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Landing pages are the starting point for implementing inbound marketing. It's sometimes the first touch a prospect has with your business and need to convey a number of things: trust, authenticity, expertise and a willingness to share knowledge with them.

Now that you have your offer created, it's time to build a page that speaks to those attributes and tell visitors why they should give up their email address and download the offer.

Let me preface this by saying one thing: The following process is the same whether you're using HubSpot or WordPress or any other number of platforms. Personally, I use HubSpot. It takes me no time at all to put together a whole campaign, instead the most difficult part is the content, as it should be. But you can still follow along on other platforms as well.

This post is part of my Building Inbound series. To get future posts in your  inbox, click here to subscribe.

First, the form. This is the true value of a landing page and where so many people make mistakes. If your offer is for top of the funnel prospects— the folks who are just researching what their problem is— then you don't really need to know all the details of their life. You need an email address and a first name for personalizing email. Anything more is a barrier for entry, making it less likely they'll fill out a form.

If your offer is a pricing guide for your services, then you'll want to funnel those leads towards sales; you will need to ask for more info. If you have the option for progressive fields and the prospect has downloaded something from you before, then you'll already have some of the info filled out. However, be sure to make one small tweak to a form— don't just leave the button saying Submit. Change it to Download or Get Your Copy or something similar. It's a small extra touch that takes next to no extra time and personalizes the experience for the prospect.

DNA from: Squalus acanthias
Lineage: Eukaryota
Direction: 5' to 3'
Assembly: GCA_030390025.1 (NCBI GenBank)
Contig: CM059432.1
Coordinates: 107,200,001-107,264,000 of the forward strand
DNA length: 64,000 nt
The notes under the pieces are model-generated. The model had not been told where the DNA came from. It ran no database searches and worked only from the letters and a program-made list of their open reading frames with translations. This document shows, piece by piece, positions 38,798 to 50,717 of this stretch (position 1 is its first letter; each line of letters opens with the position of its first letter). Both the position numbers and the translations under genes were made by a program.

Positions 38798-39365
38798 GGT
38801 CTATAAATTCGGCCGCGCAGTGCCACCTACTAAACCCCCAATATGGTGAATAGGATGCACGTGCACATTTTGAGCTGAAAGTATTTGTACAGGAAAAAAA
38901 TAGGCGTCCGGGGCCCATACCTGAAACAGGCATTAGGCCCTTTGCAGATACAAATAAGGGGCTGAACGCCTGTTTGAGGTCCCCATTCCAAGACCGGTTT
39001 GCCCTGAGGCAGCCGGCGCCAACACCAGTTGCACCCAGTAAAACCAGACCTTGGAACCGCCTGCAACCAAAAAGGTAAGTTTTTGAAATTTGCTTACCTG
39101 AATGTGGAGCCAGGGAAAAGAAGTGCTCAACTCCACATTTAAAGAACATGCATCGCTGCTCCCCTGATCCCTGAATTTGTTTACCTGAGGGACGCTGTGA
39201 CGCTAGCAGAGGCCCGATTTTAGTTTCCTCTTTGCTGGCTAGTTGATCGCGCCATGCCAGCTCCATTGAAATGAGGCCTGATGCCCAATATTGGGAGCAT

Now, create a website page. Ideally, you'd already have a custom template set up for landing pages to select, but for your first campaign this probably won't be the case. If you have a web designer on hand, ask them to set up a simple template for you to specify a web form to use, and keep these best practices in mind:

  • Don't show the site navigation, so the only thing a visitor can do is fill out the form
  • Keep the hero size to a minimum so it doesn't override the copy and form
  • Simplify your site's footer, because again, no links to other pages
  • Include an image of the offer's cover

Don't forget to add the common SEO elements like meta description, page title, and alt text on any images.

When the page is created, add the form in along with copy promoting the offer. The copy should be short, explaining why someone should download the offer. What problem does it address? What question does it answer? Who is the offer really for? Bring in some of your research and speak directly to the prospect. Include a few examples of what they'll learn when they download the offer.

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The next things to create are a thank you page and a thank you email. These are optional, because in the form you can link to the offer in the thank you submission text, but creating a separate page to redirect to is better. Then, you can add back the menu and include a secondary call to action to another offer, a free consultation, or to subscribe to your blog. The thank you email is a nice touch. You can customize the language, plus you're establishing a relationship with their email account, so future emails are more likely to not end up in the spam folder.

The final thing to do before it's time to test is adding the links to thank you pages and setting up the autoresponder email. Now, go through the process of filling out the form yourself. Open the page and fill out the form. Make sure it redirects you to the thank you page, and verify you got the thank you email in your inbox. Send it out to colleagues and see what they think. Ask your Sales team to send it to a couple of prospects and start capturing lead data.

Here are some examples of landing pages that work:

For more examples of landing pages that work, and why, take a look at this article.

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Landing pages are often the first touch a prospect has with your business and need to convey a number of things: trust, authenticity, expertise and a willingness to share knowledge with them.

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